Tomorrow, Thursday, October 9, an indefinite general strike is scheduled to start in Nigeria. The reason for the announced strike is another increase in the price of fuel, which follows on from last June's increase which provoked an 8-day general strike. The country is now bracing itself for a major confrontation between the classes. What is being prepared is a colossal clash between the mass of working people and the privileged few who sit at the top.

We only received this analysis of last June's general strike in Nigeria a few weeks after it was written. This was due to technical reasons. Although we published several articles at the time of the strike, we believe the present article will be of interest to our readers as it was written by Nigerian Marxists inside the country.

Last week's general strike in Nigeria revealed the enormous power of the working class. Unfortunately, once again they have been betrayed by their leaders. The government has got away with a 30% increase in the price of fuel! It is time to build the left in the unions and a mass workers' party.

An Editorial Board statement of the Workers' Alternative on the outcome of the June general strike and the political conclusions that can be drawn from it.

The masses in Nigeria are showing enormous willingness to struggle. It is now spreading to the a key sector, the oil workers. But this militancy is not matched by the leaders of the unions who are negotiating with the government a reduced increase in the price of oil. That is not why millions of workers have been out on strike for.

The workers of Nigeria are once again on the move with the start of today's indefinite general strike. This is a first report about what is happening there. Further analysis will follow in the next few days.

We have received reports on the latest developments at the OAU in Ife, Nigeria, from the students involved in the struggle. In spite of a determined effort by the student leaders to stop the massive fees increase, because of many factors, not least the totally treacherous role of the student leadership nationally (NANS), for now the authorities have managed to impose their measures. But this is not going to be the end of the story.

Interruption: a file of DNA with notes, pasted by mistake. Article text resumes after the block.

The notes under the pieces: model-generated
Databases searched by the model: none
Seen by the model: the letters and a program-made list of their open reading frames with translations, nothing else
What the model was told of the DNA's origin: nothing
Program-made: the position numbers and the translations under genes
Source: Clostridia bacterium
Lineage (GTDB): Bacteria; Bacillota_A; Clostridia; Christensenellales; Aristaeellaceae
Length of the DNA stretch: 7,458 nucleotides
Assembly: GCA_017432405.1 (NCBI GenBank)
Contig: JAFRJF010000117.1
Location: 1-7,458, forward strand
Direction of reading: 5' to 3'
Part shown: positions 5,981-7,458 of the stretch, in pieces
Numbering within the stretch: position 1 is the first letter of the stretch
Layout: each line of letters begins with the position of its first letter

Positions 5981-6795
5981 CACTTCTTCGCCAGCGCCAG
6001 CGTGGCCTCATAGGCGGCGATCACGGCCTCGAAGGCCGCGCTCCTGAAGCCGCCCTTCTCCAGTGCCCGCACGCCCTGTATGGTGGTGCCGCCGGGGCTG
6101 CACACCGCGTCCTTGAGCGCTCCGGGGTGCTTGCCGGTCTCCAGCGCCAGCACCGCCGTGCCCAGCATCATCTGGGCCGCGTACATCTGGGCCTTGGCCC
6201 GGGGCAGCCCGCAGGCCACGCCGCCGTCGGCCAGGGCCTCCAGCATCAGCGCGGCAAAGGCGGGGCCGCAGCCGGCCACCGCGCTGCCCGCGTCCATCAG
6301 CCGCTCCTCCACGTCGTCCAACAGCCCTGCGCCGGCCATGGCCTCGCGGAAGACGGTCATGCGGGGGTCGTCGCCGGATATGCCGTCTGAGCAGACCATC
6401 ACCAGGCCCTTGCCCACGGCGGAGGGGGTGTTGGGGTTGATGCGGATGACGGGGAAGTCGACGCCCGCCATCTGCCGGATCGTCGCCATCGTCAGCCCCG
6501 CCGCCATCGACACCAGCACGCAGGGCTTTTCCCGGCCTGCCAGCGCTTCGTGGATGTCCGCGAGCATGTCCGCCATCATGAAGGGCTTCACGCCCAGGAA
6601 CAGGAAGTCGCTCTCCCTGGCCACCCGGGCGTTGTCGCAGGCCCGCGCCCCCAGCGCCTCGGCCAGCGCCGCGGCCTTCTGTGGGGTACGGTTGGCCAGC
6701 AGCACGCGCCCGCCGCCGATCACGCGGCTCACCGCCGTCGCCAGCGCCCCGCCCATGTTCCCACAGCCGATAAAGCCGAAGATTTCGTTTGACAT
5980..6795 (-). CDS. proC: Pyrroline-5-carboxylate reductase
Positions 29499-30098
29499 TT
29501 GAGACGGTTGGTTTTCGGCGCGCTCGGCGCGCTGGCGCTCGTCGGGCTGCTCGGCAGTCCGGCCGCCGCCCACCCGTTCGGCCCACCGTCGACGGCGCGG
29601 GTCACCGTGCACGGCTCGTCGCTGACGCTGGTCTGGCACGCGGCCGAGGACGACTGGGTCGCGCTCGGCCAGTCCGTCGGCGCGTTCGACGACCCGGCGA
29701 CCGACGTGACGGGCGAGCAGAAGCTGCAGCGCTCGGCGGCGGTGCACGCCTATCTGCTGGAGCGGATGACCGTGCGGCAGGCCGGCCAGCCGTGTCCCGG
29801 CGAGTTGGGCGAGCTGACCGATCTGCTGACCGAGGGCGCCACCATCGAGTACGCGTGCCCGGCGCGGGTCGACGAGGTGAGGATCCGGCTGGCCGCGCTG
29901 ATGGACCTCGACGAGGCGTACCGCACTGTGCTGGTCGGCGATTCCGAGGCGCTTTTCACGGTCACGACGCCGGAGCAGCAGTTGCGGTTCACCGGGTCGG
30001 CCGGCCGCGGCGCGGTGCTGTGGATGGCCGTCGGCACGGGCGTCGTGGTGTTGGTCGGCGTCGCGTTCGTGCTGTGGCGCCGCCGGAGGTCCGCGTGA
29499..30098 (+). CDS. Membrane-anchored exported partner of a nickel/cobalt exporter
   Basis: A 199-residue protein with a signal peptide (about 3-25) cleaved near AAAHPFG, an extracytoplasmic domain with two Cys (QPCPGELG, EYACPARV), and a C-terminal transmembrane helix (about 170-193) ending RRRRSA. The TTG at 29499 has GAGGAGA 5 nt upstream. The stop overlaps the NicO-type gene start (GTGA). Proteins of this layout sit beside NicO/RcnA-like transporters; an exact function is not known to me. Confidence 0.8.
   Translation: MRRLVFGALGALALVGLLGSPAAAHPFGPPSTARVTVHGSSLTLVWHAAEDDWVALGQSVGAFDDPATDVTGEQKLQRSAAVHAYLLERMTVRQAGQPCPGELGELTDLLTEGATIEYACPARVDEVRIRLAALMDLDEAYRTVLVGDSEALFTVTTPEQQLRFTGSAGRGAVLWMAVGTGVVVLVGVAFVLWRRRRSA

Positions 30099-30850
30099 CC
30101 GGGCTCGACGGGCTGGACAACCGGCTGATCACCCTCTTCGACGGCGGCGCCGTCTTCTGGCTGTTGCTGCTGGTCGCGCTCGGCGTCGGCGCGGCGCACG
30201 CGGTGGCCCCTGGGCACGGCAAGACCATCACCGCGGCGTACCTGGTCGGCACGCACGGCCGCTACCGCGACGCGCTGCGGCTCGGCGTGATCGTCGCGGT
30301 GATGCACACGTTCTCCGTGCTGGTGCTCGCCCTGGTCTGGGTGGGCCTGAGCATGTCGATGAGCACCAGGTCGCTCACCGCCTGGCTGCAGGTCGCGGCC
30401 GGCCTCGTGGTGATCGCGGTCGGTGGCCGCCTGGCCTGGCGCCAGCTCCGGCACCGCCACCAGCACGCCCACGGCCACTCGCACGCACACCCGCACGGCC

The need for clarification on what has been happening at the OAU (Ife, Nigeria) is very urgent considering the level of propaganda and outright lies and distortions that the authorities have been churning out to the international community. Here we are publishing a reply from the students involved in the struggle.

This year marks the fifth anniversary of the first edition of the Workers' Alternative, the Nigerian Marxist journal. It has not been easy keeping the banner of genuine Marxism flying in the conditions that prevail in Nigeria but the comrades have kept going thanks to the support and encouragement from their numerous supporters and readers, inside and outside Nigeria. Now to mark the anniversary they are making an appeal for more support.

Five years after the fall of the hated military dictator of Nigeria, General Sani Abacha, we look at why he came to power and why in the end the same ruling elite that had supported him was forced to intervene to remove for fear of the mass movement that was building up from below.

The OAU University authorities are trying to stalemate negotiations with the student union, further enraging the mass of students. Keep sending in your protest messages. Today we received important protest message from Greek trade unionists and youth and from the Spanish School Students' Union. By Isiaka Adegbile, one of the victimised students.

An interesting insight into the proliferation of religious superstition in Nigeria over the past few years, a reflection of the impasse of society.

It all began when the Prof. Rogers-led university management indicated their intention to blow up the payable fees in the university from N590.00 to N4,500 for the old students and from N1,500 to N9,500 for the new students. The crisis has been lingering since then.